By Cole Smithey
It’s a big deal when Martin Scorsese and Roman Polanski both release mystery thrillers in the same week. Coincidentally, Shutter Island and The Ghost Writer are mutually set on islands and both begin with the arrival of a boat coming directly into the frame. Writer draws the short straw against Scorsese’s stronger effort, but that’s not to say Polanski has lost his touch. Co-written by Polanski with political journalist Robert Harris, upon whose novel the film is based, The Ghost Writer is full of plot holes but still entices.
Ewan McGregor is an English writer who takes an unpredictably dangerous job as a ghost writer on the memoirs of Adam Lang (Pierce Brosnan), a former British prime minister accused of war crimes. Upon the mysterious drowning death of his literary predecessor, McGregor sets up shop in his publisher’s American beachfront bunker-style home that Lang shares with his wife (Olivia Williams), and his mistress/assistant (Kim Cattrall).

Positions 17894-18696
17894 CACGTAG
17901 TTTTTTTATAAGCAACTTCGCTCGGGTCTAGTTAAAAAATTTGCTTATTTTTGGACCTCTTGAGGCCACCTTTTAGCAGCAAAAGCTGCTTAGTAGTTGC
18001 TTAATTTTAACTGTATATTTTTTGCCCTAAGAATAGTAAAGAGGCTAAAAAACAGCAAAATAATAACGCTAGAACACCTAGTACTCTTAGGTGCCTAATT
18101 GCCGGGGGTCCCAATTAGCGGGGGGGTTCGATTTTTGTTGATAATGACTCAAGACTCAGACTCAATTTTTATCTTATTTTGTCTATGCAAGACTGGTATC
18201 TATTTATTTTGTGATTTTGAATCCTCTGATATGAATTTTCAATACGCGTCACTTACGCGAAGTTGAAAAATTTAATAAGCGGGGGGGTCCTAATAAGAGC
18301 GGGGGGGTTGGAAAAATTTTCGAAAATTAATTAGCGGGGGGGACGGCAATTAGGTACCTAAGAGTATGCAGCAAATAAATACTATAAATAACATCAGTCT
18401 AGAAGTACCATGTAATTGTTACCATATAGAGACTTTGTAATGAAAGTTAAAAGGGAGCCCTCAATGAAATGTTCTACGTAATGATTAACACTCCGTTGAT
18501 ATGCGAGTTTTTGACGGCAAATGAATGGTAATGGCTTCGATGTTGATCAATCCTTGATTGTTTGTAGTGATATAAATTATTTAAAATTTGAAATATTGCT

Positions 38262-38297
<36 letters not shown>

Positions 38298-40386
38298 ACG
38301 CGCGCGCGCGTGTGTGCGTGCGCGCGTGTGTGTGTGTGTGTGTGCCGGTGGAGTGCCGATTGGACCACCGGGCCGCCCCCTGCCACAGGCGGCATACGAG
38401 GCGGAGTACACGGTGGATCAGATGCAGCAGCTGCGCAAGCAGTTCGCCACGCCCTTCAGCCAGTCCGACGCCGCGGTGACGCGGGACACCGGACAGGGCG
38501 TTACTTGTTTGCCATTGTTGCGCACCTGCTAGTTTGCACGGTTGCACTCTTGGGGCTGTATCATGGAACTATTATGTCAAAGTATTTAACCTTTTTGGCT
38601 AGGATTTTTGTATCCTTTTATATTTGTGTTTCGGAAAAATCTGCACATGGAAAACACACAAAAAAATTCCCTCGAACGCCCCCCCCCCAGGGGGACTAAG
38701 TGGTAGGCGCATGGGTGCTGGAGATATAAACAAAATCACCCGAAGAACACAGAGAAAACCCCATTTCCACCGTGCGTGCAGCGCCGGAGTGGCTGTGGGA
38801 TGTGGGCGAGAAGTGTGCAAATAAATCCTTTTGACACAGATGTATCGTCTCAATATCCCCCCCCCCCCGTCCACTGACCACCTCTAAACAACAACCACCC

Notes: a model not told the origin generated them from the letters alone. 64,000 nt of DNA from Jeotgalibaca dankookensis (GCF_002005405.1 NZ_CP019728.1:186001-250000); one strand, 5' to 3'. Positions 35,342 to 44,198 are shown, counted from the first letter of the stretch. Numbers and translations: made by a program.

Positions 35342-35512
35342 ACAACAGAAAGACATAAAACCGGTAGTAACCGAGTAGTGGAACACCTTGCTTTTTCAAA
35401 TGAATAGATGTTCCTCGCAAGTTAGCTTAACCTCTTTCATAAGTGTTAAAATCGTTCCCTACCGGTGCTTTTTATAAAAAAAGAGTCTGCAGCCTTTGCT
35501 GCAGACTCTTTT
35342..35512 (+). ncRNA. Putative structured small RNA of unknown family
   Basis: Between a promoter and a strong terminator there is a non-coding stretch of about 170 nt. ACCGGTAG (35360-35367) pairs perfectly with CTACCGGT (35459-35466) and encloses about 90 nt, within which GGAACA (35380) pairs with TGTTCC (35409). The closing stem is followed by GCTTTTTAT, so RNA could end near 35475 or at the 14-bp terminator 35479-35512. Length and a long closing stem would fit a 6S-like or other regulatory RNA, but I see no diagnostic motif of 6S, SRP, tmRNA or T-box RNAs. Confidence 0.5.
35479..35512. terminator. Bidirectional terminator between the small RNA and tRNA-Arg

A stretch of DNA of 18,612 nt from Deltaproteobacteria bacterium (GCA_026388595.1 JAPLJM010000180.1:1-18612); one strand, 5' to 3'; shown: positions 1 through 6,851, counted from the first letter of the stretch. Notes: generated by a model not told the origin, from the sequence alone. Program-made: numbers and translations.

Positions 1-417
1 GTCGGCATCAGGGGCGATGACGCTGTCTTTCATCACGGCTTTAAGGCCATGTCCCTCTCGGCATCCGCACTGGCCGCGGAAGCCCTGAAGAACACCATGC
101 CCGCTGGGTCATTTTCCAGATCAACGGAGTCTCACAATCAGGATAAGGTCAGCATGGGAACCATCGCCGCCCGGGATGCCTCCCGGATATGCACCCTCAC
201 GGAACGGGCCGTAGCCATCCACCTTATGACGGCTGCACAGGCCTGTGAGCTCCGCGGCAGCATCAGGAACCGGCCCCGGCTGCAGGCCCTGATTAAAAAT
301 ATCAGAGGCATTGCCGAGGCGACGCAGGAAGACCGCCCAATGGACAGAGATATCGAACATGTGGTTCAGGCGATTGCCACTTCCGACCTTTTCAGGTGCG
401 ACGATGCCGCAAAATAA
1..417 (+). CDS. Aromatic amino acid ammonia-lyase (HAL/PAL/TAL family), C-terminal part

Despite Harris’ personal experience as a journalist once close to Tony Blair, upon whom Lang is clearly modeled, the screenwriter fails to ignite sufficiently explosive plot points.
McGregor is never entirely believable as a journalist because of the sluggish way he approaches his work. He’s a protagonist who barely shifts attitudinal gears. Within the concrete and glass surfaces of the modern beach house that Polanski films with fetishistic enthusiasm, we quickly comprehend the kind of politically charged isolation that Lang, and later his ghostwriter, experience. Lang’s spacious office has a floor-to-ceiling window that offers a stunning view of a foggy beach that waits beyond the room’s hermetic seal.
Writer arrives at a moment when political thrillers and mysteries are about to flood cinemas. The film is an enjoyable if not satisfying experience. When the GPS system of the car that McGregor’s character drives becomes a dead-end suspense device, you know you’ve been had. The redeeming factor is that you’ve been had by Polanski.